While the changes in outright prices were spectacular enough in their own right, shifts in the term structure have been no less eye-catching. As of March 17, 2021, the forward curve price indicates further tightness all the way to 2021 Q2, before dropping off precipitously into 2021 Q4 and the next year.

As of late March 2021, open interest (OI) in U.S. HRC stands above 30,000 contracts (600,000 short tons) for the first time ever. This is nearly double the amount of OI versus early 2020 and new records continue to be set in early April. Measured in notional value terms, the increase in OI is even more dramatic: It was around $200m in January 2020, and now stands at just shy of $800m (as of March 31, 2021; notional value was measured using the prevailing spot month price). Trading activity in 2020 was also record breaking, with total traded volume in U.S. Midwest HRC increasing to 221,756 contracts, +26% year on year. This is equivalent to a daily turnover of 877 contracts, or 17,540 short tons of steel traded on the Exchange every 24 hours.

The CFTC Commitment of Traders (“COT”) report tracks the net positioning of “Managed Money”—the category that includes commodity trading advisors, fund managers, etc. Starting from a net short positioning during the first phase of lockdowns in late 2020 Q1, those accounts increased their positions to record levels of net length by 2020 Q3, in time to capture the price rally in Midwest steel prices. By November, however, positioning had switched into net short. As of the latest CFTC COT report (March 30, 2021), Managed Money accounts have a net short position in U.S. HRC of 10,402 contracts—also a record, but on the short side this time.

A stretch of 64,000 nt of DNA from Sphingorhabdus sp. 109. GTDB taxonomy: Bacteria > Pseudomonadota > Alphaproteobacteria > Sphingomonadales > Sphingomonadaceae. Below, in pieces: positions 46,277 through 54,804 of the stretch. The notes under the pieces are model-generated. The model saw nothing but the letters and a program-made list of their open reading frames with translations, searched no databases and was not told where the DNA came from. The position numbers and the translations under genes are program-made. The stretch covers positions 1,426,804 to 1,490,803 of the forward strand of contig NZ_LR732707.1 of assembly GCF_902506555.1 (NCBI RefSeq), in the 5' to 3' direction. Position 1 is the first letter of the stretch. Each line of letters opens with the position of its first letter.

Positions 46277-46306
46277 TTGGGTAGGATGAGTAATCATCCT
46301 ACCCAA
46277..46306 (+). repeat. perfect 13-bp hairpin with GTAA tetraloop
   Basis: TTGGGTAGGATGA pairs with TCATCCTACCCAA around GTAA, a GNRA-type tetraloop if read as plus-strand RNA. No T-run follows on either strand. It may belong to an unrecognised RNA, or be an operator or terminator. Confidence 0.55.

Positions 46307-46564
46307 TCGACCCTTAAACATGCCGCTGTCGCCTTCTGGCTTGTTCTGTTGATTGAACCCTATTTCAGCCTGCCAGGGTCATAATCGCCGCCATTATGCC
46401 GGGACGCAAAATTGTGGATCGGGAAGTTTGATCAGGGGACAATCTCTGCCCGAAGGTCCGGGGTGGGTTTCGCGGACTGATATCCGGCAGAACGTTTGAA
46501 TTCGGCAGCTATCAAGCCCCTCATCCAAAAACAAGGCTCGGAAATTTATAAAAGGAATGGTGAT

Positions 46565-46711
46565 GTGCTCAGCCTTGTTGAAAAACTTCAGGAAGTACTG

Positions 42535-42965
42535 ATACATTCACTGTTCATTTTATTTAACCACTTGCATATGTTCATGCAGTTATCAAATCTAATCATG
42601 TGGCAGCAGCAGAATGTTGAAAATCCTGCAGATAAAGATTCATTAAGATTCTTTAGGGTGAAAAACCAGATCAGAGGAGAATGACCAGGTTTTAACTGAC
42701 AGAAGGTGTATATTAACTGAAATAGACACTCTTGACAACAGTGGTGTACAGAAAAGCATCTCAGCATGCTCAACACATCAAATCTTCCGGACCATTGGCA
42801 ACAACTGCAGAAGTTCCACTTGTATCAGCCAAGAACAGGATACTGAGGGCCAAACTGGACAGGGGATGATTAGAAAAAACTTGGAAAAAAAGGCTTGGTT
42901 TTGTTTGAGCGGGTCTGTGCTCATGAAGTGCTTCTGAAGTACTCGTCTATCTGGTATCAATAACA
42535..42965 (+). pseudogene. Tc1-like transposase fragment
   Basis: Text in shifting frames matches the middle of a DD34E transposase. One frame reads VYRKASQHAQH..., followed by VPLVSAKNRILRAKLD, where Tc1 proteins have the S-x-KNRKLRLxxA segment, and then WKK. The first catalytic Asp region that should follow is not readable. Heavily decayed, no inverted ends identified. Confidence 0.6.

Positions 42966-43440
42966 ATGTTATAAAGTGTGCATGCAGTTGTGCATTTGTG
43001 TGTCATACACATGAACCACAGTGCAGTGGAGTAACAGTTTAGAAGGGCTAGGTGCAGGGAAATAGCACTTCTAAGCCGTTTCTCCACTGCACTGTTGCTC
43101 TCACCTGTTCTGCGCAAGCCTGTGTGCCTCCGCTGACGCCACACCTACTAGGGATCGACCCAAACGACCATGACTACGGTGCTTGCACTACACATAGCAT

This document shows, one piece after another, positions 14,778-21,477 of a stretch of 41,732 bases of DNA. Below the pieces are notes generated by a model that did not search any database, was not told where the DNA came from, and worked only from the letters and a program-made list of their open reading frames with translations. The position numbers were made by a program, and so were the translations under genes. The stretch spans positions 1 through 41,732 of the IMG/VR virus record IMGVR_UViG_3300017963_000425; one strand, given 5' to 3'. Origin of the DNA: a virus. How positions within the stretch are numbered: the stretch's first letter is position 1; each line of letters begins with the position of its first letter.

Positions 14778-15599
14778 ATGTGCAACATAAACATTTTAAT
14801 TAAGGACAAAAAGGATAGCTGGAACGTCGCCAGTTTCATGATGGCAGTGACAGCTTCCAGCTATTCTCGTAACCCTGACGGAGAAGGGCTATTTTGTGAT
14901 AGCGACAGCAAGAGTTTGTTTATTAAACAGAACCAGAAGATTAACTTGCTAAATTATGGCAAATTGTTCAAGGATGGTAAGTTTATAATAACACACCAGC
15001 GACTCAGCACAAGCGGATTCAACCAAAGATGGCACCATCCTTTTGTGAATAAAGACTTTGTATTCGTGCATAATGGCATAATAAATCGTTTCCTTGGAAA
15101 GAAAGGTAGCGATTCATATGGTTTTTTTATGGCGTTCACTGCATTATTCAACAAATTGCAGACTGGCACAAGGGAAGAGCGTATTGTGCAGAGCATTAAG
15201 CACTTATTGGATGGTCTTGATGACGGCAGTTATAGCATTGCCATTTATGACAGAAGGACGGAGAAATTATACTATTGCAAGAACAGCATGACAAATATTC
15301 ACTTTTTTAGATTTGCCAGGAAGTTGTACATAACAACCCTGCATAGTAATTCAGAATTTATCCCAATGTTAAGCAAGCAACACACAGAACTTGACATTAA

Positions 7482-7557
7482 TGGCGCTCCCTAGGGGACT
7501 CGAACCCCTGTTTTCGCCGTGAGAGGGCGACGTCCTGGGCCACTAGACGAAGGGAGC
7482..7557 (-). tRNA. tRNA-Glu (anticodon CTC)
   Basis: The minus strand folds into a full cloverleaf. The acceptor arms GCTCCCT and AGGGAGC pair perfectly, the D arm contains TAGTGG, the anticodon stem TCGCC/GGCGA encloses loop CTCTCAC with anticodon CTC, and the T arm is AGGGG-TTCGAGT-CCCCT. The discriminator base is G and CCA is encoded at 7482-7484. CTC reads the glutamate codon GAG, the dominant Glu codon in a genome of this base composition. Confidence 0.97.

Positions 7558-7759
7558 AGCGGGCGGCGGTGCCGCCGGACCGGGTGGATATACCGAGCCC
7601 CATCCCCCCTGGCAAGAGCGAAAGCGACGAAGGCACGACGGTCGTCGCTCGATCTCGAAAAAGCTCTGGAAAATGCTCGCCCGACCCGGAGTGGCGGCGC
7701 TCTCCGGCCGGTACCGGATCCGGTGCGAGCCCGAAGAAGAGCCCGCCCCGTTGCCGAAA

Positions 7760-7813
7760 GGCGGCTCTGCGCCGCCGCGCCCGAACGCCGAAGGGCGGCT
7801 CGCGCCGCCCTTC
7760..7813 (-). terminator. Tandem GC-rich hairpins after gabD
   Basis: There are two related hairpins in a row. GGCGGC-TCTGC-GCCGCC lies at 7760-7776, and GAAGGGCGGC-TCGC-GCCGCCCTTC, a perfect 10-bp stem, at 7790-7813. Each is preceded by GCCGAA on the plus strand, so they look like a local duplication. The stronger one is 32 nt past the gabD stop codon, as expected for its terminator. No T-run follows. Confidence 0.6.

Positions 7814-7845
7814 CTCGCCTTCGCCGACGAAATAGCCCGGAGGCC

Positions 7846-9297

HRC Commitment of Traders Report—Managed Money Switches to Record Net Short

HRC Price Volatility Will Remain, Which Will Continue to Support the Use of Steel Futures

The HRC futures market is in heavy backwardation. Faced with strong volatility in outright prices and along the forward curve, market participants have relied on CME Group’s liquidity to manage their risk and capture trading opportunities—this shows in record trading volume (+26% year on year) and the build-up in open interest to above 30,000 contracts.

With HRC prices at record levels and more than double the 2004-2019 average of $620, there is serious risk in the market for any participants with price exposure. In addition, the forward curve shows large value differentials between nearby and deferred delivery months. While global prices and costs are high, domestic prices are unsustainable at their current level. We believe the primary catalyst for prices to reverse will be a dramatic increase in available supply. This supply increase has already started to come about with increased domestic production, rising import arrivals and soon, a substantial increase in supply from new steel mills starting up this summer. While end demand growth will remain strong, the startup of 7 Mt of new supply this summer and an additional 4 Mt in 2021 Q4 will likely overwhelm demand and drive prices back down towards more sustainable levels.

As supply chains recover from pandemic disruption and new supply comes online, HRC prices will likely revert from a supply-deficit price back towards a cost-plus mechanism. And while prices may continue to find some support from high raw materials costs and global prices, this will largely be transitory.

From our view, many market participants have embraced the CME Group’s CRU-settled HRC steel futures contract, as evidenced by the record level of volume and open interest. We expect price volatility to remain a constant in the U.S. Midwest HRC market and as such, we anticipate further participation in futures, which will help market participants to better manage their price risk exposure.

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Josh Spoores